“And have you forgotten the exhortation that addresses you as sons? ‘My son, do not regard lightly the discipline of the Lord, nor be weary when reproved by him. For the Lord disciplines the one he loves, and chastises every son whom he receives'” (Hebrews 12:5-6 ESV).
As the author of Hebrews continues his exposition of Proverbs 3:11-12, we should note an important point of emphasis within this passage. Unlike a servant who lacks the familial bond that unites the other members of a household, this portion of Scripture employs the word “son” to identify those who are subject to the Lord’s discipline.
Jesus identified those members of God’s family in the Gospel of Luke…
“And it was told Him by some, who said, ‘Your mother and Your brothers are standing outside, desiring to see You.’ But He answered and said to them, ‘My mother and My brothers are these who hear the word of God and do it'” (Luke 8:20-21).
This brings us to something that warrants careful consideration: a person who can engage in sinful behaviors without any apparent repercussion is someone who should be greatly concerned. For instance, a father does not typically discipline a child who belongs to someone else. Therefore, anyone who can engage in Biblically inappropriate behaviors without apparent consequence might question his or her status as a legitimate son or daughter of God.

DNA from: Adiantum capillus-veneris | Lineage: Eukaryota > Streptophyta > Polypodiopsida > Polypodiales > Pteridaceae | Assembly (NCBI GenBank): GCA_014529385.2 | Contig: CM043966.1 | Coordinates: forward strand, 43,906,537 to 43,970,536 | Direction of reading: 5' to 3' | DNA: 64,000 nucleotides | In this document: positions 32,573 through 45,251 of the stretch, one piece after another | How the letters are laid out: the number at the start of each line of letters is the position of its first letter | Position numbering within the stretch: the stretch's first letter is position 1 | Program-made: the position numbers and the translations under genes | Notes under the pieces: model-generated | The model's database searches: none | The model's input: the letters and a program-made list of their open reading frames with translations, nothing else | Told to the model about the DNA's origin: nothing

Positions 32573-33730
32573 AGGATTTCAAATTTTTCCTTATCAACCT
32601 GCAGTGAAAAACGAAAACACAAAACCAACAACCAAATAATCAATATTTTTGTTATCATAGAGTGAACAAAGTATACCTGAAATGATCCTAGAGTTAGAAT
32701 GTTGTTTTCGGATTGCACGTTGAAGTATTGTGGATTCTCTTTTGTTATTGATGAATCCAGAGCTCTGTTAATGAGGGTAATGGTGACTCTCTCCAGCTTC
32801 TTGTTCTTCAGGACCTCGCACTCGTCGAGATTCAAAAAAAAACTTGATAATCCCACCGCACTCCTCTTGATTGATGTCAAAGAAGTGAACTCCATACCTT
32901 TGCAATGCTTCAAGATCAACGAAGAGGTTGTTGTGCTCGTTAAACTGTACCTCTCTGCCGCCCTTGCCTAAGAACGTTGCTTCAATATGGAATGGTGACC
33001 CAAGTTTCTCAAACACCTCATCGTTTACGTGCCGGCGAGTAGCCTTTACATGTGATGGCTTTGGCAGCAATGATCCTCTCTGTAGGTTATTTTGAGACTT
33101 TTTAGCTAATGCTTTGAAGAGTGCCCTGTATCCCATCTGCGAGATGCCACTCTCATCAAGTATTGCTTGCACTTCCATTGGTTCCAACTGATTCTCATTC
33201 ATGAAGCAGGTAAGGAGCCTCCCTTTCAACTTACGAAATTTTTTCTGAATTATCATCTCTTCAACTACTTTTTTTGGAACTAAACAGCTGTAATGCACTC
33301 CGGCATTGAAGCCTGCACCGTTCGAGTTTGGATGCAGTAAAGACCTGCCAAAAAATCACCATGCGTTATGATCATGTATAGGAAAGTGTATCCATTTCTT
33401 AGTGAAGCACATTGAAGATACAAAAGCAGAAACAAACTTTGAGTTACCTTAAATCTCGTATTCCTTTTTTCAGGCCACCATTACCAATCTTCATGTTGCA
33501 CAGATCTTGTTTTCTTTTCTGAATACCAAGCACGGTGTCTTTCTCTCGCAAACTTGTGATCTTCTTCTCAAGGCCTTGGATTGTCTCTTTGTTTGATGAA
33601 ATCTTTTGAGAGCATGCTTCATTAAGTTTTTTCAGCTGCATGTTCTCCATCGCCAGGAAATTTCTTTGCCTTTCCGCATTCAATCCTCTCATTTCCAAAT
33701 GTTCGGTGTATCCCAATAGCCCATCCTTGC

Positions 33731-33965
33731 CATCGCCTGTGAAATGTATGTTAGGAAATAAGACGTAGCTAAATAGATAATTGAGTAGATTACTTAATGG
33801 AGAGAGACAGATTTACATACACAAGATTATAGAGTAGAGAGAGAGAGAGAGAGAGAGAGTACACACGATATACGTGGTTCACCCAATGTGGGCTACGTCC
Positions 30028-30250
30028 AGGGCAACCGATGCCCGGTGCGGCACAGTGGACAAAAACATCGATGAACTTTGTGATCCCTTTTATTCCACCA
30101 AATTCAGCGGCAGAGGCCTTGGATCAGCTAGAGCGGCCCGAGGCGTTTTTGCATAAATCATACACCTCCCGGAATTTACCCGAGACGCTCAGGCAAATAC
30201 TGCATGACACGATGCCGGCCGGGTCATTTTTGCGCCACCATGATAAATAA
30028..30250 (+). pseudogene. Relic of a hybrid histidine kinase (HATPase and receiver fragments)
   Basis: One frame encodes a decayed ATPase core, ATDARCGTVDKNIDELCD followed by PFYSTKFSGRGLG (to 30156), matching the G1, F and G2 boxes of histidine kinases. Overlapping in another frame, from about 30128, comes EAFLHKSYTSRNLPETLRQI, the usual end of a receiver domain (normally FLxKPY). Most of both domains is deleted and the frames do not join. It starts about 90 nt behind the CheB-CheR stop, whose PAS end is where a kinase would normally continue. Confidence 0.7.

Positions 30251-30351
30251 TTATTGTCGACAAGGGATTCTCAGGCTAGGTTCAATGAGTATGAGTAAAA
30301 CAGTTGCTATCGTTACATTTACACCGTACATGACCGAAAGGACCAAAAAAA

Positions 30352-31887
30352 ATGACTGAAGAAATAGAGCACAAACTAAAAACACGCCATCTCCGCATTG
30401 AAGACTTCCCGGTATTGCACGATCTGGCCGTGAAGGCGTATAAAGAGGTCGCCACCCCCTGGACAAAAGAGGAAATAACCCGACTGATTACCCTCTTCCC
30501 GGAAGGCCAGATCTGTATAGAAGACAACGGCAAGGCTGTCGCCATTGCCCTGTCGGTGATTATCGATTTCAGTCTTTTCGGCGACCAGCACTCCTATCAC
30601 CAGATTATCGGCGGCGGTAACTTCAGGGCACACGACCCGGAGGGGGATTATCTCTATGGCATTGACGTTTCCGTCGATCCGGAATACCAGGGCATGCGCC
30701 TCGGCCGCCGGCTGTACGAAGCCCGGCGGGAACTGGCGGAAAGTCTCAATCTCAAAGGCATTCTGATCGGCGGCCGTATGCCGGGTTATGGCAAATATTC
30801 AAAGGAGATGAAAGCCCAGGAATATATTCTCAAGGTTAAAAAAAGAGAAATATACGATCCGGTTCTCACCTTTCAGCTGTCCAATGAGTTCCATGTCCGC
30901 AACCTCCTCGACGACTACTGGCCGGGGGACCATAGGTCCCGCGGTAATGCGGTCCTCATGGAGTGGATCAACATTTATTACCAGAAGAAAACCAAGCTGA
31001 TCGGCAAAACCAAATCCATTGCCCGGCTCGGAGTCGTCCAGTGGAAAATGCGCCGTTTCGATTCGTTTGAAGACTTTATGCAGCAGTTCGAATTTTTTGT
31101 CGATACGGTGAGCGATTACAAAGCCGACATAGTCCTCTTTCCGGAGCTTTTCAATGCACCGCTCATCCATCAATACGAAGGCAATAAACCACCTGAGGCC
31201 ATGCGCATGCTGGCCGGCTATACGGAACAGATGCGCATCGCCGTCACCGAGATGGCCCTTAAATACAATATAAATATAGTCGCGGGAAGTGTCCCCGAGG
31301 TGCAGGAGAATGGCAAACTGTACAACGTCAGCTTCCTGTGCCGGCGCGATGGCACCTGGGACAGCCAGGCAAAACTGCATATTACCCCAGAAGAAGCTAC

On the other hand, God may choose to discipline His sons and daughters to help facilitate their growth. We’ll discuss this topic at greater length in an upcoming study, but for now, let’s consider the circumstances that God might use for this purpose and how those circumstances may deepen our fellowship with Him.
For example, we may have experience with others who have been unfaithful to us in various ways. God has been through that experience as well. Perhaps we have graciously provided for those who were unappreciative of our efforts. God knows that feeling, too. Maybe we’ve been hurt by individuals who abandoned us when they had no further need for us. God is also familiar with that response.
Perhaps we know the weariness of interacting with those who will not do what they should unless they are given a specific set of rules to follow along with consequences for breaking those rules. God had to take that approach with His people as well. Finally, we may know the pain of a betrayal committed by someone who was once close to us. Jesus is all too familiar with that experience.
Deep camaraderie between individuals can only develop among those who have lived through shared experiences. Thus, we should recognize that God may have this objective in mind whenever we encounter His disciplinary efforts within our lives.